His rise through the organization occurred as Allied forces received reports that the Nazis were increasing cold-water production at Vemork, an industrial facility and hydroelectric power plant — once the world’s largest — built by Norsk Hydro in the Telemark region of southern Norway.

The plant was already the world’s leading commercial supplier of heavy water, a moderator, or medium, that German scientists were using to try to produce weapons-grade plutonium for an atomic bomb. It proved less effective than graphite, which their American rivals working on the Manhattan Project used to create the bombs dropped on Hiroshima and Nagasaki in 1945.

By the time Mr. Ronneberg was enlisted to lead Operation Gunnerside, the mission to destroy the plant, 41 men had already died in a November 1942 raid dubbed Operation Freshman, in which a pair of gliders crashed in bad weather in Norway. The survivors were executed by the Nazis.

Rather than risk another glider mishap, Mr. Ronneberg and the four commandos he selected for the mission parachuted into Norway in February 1943. They landed in the wrong location, but waited out a snowstorm inside a cabin and met up with four local fighters in Hardangervidda, a desolate plateau northwest of the plant.

The group reached Vemork the night of Feb. 27, after scrambling down a steep gorge, crossing a frozen river and climbing up the far side to avoid a bridge guarded by the Nazis. Timing his infiltration of the plant to match a changing of the guard, Mr. Ronneberg said he was able to gain entry undetected, quickly and quietly breaking through a chain on the gate, only with help from a pair of heavy-duty metal cutters. He had purchased them in Britain “entirely by chance,” he said, after walking by a hardware store during a trip to the movies.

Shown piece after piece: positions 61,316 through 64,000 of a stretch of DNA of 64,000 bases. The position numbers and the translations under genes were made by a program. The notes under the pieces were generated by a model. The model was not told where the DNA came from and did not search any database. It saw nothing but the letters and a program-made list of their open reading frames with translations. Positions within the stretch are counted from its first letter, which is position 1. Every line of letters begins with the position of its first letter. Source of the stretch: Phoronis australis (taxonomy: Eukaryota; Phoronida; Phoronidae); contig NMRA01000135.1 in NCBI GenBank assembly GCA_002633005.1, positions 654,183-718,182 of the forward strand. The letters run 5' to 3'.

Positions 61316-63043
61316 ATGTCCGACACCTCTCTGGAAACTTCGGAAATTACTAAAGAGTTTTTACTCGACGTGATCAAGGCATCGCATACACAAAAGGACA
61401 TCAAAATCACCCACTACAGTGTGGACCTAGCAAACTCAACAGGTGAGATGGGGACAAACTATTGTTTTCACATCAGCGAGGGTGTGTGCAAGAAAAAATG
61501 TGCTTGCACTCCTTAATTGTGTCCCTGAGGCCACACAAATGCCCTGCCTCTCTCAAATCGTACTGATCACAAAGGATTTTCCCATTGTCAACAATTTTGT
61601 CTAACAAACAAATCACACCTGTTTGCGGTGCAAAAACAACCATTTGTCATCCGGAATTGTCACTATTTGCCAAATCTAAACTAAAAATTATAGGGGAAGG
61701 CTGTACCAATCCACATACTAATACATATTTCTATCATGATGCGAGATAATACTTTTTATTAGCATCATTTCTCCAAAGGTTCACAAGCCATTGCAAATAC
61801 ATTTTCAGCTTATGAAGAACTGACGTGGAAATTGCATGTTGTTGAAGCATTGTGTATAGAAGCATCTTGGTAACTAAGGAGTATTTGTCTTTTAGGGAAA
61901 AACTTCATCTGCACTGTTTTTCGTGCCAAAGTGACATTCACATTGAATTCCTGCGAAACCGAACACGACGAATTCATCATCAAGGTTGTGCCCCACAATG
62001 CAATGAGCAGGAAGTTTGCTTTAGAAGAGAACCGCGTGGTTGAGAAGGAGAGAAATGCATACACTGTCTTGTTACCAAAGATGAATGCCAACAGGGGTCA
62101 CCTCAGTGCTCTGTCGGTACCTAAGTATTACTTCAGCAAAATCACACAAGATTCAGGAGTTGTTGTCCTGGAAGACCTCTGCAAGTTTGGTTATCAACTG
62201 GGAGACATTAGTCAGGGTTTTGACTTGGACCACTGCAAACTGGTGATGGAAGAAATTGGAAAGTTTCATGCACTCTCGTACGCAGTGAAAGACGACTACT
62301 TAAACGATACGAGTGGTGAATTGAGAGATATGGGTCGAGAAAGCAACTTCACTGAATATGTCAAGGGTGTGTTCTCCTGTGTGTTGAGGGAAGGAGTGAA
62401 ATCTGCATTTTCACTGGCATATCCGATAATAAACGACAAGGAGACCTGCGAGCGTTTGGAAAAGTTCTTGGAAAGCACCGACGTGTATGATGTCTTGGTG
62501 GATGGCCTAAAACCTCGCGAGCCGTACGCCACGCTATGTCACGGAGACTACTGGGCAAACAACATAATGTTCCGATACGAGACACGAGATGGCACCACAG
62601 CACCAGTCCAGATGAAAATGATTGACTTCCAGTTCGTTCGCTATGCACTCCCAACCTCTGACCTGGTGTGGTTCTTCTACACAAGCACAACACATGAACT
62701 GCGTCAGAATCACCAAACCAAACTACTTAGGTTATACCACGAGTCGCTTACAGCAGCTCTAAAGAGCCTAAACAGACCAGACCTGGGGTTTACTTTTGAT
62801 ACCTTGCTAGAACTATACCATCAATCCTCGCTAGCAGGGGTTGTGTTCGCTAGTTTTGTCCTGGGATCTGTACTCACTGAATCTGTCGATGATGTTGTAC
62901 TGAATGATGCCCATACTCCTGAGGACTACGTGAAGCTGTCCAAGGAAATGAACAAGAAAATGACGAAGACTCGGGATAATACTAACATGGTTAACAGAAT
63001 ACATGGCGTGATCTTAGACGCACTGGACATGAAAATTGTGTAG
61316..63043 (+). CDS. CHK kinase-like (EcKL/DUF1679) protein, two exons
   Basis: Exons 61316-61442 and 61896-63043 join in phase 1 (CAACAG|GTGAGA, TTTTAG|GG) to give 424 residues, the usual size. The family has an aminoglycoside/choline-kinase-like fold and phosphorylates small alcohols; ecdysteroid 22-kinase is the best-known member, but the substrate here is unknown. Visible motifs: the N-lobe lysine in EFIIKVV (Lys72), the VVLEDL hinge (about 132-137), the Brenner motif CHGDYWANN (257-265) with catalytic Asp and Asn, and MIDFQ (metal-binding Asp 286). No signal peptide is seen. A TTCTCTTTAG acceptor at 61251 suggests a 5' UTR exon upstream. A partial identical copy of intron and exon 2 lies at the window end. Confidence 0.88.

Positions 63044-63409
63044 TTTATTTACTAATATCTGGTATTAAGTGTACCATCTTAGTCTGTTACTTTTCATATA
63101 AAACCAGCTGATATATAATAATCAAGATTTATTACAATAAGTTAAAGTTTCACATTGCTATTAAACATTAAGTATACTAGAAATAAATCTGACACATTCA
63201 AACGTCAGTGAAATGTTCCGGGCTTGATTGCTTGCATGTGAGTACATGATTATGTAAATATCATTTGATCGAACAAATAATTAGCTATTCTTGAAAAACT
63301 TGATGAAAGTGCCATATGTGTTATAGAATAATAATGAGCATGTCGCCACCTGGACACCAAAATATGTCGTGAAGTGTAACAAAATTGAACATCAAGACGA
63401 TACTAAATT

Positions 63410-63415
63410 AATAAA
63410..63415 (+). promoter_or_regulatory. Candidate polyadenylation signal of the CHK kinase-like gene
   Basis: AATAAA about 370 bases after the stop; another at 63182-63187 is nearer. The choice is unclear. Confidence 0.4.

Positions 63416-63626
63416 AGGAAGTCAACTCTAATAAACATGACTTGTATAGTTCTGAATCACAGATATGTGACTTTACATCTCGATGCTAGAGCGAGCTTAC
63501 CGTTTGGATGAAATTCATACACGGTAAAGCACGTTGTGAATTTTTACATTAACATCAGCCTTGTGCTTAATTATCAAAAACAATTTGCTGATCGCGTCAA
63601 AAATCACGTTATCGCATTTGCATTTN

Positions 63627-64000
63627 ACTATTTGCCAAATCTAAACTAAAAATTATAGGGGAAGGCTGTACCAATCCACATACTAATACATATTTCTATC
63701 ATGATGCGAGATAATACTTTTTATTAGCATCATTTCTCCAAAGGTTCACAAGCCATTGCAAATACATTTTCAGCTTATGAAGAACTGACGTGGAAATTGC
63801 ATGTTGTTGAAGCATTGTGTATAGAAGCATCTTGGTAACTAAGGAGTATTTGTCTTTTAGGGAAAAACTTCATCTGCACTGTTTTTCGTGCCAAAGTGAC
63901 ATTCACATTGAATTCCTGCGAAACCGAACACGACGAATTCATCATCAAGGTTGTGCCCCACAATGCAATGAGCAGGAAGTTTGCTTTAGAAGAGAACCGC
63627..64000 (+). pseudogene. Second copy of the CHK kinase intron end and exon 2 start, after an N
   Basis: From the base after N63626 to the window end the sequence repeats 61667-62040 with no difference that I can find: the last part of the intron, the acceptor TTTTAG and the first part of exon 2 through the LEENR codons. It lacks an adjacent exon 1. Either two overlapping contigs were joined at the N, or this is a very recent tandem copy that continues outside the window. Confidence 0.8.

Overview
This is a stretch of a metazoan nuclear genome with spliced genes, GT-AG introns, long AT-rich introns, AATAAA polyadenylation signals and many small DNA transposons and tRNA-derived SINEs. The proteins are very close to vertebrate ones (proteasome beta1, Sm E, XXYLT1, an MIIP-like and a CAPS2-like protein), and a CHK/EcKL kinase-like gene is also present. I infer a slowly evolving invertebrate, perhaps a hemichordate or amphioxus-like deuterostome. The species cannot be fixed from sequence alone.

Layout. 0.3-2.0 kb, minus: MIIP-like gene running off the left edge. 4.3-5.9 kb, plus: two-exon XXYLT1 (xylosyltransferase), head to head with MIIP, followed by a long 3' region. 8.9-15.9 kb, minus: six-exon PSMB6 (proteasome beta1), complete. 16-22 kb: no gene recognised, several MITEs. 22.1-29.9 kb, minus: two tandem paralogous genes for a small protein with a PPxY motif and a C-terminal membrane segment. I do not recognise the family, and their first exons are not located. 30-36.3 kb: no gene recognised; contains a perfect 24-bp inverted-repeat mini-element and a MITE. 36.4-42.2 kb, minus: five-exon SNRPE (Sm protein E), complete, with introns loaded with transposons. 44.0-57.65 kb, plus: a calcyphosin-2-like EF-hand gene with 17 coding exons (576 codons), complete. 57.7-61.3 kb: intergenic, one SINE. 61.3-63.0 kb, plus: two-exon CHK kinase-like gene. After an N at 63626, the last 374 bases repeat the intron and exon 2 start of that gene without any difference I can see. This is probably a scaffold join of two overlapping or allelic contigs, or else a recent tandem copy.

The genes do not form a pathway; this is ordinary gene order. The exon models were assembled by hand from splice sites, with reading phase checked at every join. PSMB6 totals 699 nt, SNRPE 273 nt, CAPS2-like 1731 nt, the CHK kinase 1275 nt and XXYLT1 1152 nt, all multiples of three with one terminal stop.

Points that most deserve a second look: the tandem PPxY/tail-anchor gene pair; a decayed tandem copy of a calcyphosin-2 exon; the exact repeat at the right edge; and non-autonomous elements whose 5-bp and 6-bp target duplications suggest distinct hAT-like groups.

Drawing on intelligence from a Norwegian escapee who had worked at the plant, Mr. Ronneberg crawled through a ventilation duct and found his target — a row of pipes — without understanding its significance as a source for a mysterious new weapon in Germany.

The charges, he later said, “fitted like a hand in a glove,” and in a last-minute change he trimmed the fuse, causing the explosion to go off in about 30 seconds, rather than two minutes, so that he and his team could ensure it went off — and, he hoped, escape the facility without being caught in the explosion.

“It was a mackerel sky. It was a marvelous sunrise,” Mr. Ronneberg later told the Telegraph, recalling the moment hours later when he and his team had returned to the mountains, safely out of reach of Nazi guards. “We sat there very tired, very happy. Nobody said anything. That was a very special moment.”

Mr. Ronneberg and his fellow commandos skied 200 miles across southern Norway, escaping into neutral Sweden before returning to Britain.

He went on to lead Operation Fieldfare, an effort to break German supply lines in Norway by damaging bridges and railroads, and Allied forces continued to monitor Vemork. The plant was repaired after several months, leading U.S. planes to bomb the heavy-water factory later in 1943.

When the Nazis decided to move their supply of heavy water to Germany in 1944, one of Mr. Ronneberg’s fellow commandos, Knut Haukelid, led a successful operation to sink the Hydro, a Norwegian ferry carrying the substance, while it was traveling across Lake Tinn.